Posted August 31, 2011 by Alex Moss Editor in DVD/Blu-ray
 
 

Julia’s Eyes


Dripping with atmosphere this Spanish horror/thriller is another example of how to keep an audience on tenterhooks.

Dripping with atmosphere this
Spanish horror/thriller is another example of how to keep an audience on
tenterhooks.

Over
the past few years Spanish films have shone a shining light in the field of
supernatural thrillers come horror films. Ignoring the trend of Hollywood to
remake, previous glory days or soak everything in enough gore to distract from
a lack of plot such films as REC (2007),The Devil’s Backbone (2001), The Orphanage (2007) and Pan’s Lab (2006), have set the bar for
hugely engrossing and successful films based in the genre. In many ways Guillermo Del Toro, who is in part
responsible for all bar one of the previously mentioned films, is the Spanish
reincarnation of Alfred Hitchcock; A
man who revels in the mystery and macabre of fatally flawed people. Julia’s
Eyes is a continuation of this trend and once again shows that big budget is no
competition for a well-told yarn.

After
her blind sister’s mysterious suicide Julia (Rueda), who suffers from the same degenerative eye disease as her
sibling, is convinced there is more to her death than a simple case of
depression. Despite her husband
Isaac’s (Homar) concerns Julia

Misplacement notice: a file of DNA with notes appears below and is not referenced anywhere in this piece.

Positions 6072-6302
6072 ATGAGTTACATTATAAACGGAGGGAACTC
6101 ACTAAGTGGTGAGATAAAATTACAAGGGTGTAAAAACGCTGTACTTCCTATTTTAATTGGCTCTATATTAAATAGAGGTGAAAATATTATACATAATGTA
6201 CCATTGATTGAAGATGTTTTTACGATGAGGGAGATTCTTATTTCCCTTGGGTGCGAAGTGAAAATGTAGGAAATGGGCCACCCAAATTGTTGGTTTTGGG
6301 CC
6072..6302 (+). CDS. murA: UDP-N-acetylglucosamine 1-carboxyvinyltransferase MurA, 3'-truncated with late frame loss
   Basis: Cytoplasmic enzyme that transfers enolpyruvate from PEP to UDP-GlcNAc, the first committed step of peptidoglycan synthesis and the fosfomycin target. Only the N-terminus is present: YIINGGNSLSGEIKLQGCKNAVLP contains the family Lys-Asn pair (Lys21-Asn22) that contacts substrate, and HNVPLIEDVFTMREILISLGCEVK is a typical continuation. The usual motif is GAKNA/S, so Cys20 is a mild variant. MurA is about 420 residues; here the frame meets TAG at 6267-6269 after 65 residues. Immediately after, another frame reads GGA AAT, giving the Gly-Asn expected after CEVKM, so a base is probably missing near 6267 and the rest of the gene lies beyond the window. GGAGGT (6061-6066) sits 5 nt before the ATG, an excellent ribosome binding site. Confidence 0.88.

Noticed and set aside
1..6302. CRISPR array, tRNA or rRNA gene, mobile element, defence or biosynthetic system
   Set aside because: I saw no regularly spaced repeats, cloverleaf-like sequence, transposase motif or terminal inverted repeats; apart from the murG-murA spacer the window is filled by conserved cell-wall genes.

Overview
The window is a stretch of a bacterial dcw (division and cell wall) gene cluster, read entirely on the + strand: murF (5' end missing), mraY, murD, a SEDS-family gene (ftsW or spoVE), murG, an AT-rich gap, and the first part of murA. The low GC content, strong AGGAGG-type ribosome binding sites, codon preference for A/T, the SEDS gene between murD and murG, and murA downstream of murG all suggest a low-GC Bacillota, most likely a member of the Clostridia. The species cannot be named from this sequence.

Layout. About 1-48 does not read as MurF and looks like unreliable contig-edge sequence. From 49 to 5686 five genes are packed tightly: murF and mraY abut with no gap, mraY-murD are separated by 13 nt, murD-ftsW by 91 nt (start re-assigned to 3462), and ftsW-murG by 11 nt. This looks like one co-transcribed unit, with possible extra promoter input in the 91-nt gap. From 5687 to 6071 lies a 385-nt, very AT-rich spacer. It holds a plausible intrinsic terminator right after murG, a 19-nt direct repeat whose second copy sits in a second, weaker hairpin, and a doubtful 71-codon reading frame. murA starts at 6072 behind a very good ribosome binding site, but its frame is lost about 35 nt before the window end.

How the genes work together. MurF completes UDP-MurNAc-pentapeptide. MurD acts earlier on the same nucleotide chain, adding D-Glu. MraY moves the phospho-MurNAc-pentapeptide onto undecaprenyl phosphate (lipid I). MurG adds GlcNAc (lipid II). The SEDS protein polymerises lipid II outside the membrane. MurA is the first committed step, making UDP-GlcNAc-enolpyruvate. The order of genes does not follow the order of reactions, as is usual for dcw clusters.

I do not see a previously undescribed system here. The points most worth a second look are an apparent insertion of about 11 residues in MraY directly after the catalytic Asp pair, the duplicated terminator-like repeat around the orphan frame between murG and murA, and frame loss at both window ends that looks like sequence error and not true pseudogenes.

begins to discover that her sister may have had a secret life and an admirer
who always lurks in the shadows. With her own eyesight rapidly deteriorating
Julia will soon discover that being in her sister’s shoes will unravel a dark
secret.

As
with the Del Toro produced The Orphanage, Julia’s Eyes positively drips with creepy
foreboding. When Julia’s sight begins to dwindle so we are we only able to make
out vague lights and darks, our own minds forced to question whether or not we
actually saw something. The first third is a wonderfully visceral affair with
enough questions and red herrings being firmly placed in the audience’s mind.
Indeed what starts as a super-natural thriller rapidly becomes an intriguing
who-dunnit.

The
only downside is that the final third does drag, never really bringing with it
the twist and daunting revelation you felt was inevitably coming. However,
while the intrigue might vanish it is replaced by a clever, and always
inventive, game of cat and mouse. Julia, played with stoic gusto by Belen
Rueda, must out-fox a man who seems able to disappear even to those with clear
sight. Furthermore, towards the end director Morales finds fun ways to keep you constantly guessing as to
various character’s motivations never allowing you to settle on any finite
conclusion.

It’s
about forty minutes too long but Julia’s Eyes is a film that more than draws
you into its unique sense suspense. What is more the final revelation is both unexpected and
touching in a way that a film of this ilk rarely strives for.

To Pre-Order Julia’s Eyes On DVD Click Here Or On Blu-Ray Click Here


Alex Moss Editor

 
Alex Moss’ obsession with film began the moment he witnessed the Alien burst forth from John Hurt’s stomach. It was perhaps ill-advised to witness this aged 6 but much like the beast within Hurt, he became infected by a parasite called ‘Movies’. Rarely away from his computer or a big screen, as he muses on Cinematic Deities, Alex is “more machine now than man. His mind is twisted and evil”. Email: alex.moss@filmjuice.com